The Clarence Principle
The Clarence Principle is a goth Alice in Wonderland. After a dream-like prologue expressing the protagonist’s feelings of love and being left behind, the story opens with Clarence awakening after his suicide. As he wanders the unusual world he finds himself in, he seeks… well, he’s not sure. A message in steam on the bathroom mirror said “Find Me”, but who?
The reader knows that what he’s looking for is self-awareness. He doesn’t admit to himself what he’s done as he rises from the bathtub, instead thinking, “The water… appears to have a pinkish hue to it.” He looks to others for guidance, although he’s able to help them with their problems. (He just can’t help himself.) And by the end of the book, he’ll have come to terms with the broken relationship that incited him to suicide in the first place, as things take a grim turn. Although we’re told “they all lived happily ever after”, it’s hard to reconcile that with the ghastly final vision of his “heaven”.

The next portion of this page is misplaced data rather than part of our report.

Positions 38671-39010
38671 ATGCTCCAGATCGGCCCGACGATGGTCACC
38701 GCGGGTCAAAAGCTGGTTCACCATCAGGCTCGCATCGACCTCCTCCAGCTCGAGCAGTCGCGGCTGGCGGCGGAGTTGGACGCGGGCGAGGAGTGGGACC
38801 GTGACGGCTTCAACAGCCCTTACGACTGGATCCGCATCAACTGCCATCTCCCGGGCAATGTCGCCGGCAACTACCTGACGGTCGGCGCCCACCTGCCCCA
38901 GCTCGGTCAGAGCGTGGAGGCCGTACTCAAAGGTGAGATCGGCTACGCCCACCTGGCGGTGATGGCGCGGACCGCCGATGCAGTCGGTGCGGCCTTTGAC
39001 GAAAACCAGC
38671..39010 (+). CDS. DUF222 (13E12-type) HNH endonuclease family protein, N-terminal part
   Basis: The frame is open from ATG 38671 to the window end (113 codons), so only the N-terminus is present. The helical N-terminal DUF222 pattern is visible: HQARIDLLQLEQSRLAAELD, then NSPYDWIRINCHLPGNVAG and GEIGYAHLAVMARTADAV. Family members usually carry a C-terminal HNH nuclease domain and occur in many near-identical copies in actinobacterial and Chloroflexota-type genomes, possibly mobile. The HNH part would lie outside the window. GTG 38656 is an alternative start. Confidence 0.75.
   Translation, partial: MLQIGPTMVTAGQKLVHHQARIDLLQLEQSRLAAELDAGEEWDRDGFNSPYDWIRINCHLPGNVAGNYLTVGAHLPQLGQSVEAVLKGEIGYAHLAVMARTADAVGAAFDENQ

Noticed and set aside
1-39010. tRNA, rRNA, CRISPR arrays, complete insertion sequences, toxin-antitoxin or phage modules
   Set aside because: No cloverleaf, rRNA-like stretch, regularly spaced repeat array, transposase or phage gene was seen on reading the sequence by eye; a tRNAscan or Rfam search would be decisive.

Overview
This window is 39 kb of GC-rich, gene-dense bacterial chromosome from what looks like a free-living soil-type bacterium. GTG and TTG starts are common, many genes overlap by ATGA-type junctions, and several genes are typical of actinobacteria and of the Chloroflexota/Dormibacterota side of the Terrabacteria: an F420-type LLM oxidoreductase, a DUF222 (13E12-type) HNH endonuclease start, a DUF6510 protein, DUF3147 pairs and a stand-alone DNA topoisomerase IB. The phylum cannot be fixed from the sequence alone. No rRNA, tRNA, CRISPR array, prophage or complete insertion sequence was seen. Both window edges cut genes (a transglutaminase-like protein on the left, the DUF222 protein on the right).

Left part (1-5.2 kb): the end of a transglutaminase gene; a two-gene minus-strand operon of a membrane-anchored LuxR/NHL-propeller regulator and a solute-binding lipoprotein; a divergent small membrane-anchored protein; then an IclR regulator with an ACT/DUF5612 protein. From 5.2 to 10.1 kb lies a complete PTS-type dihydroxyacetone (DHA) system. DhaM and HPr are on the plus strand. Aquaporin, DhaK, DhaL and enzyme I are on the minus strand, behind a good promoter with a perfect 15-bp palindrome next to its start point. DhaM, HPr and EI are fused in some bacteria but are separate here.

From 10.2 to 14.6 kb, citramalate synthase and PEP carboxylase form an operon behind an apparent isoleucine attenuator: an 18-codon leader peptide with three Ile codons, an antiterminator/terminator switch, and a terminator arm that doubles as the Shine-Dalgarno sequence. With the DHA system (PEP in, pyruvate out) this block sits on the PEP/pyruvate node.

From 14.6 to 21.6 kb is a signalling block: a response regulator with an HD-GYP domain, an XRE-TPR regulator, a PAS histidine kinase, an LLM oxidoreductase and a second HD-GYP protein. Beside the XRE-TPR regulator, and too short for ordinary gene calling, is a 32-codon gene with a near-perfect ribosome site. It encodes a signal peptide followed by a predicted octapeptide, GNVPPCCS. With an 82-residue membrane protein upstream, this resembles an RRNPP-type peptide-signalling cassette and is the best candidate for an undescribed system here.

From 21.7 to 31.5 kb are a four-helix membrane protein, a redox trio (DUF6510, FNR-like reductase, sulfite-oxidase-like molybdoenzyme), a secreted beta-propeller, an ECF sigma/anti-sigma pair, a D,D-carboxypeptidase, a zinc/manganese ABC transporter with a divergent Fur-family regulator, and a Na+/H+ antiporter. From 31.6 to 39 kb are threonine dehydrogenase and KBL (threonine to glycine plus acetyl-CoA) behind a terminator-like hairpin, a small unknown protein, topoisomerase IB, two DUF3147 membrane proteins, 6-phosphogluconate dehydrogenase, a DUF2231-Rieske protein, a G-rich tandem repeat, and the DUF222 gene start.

However, writer Fehed Said tackles all this with a light touch, keeping it from being too cloying or morbid. It feels like a fable, like a journey where something unusual is down every path or through the distant door. The art, by Shari Chankhamma, is cute, even when showing such sights as severed arms sewn back on. It keeps the emphasis on the ideas instead of the gruesome, and the youthful look of her characters lightens events as well. The book could be a particularly somber puppet show, or perhaps in keeping with the original Grimm’s fairy tales, where death was a way of life.
The best scene in the book is the one that inspires the cover, of a stitched-up, winged heart flying out of reach. Clarence finds himself on stage in a theater with a girl who gives him two choices: execute the script dropped to him, or join the unseen audience. Clarence tries to follow the lines, but he finds himself acting on his own, which frees her heart unexpectedly. He recaptures and repairs it. And only by going off-script to true, impulsive emotion, is the audience motivated to respond. It’s obvious symbolism, especially with mention of “The Writer”, but affecting nonetheless.
The Clarence Principle is a thought-provoking book, more suggestive than distinct, with many creative visual images that rewards the reader who brings their own interpretation to it. Through it all runs the theme of erasure, or as Clarence learns, “The dead can die when they are forgotten. When something is forgotten, it’s like it never existed.”
A complimentary copy for this review was provided by the writer. If you’re interested in stories about post-suicide worlds, you might also try Pizzeria Kamikaze.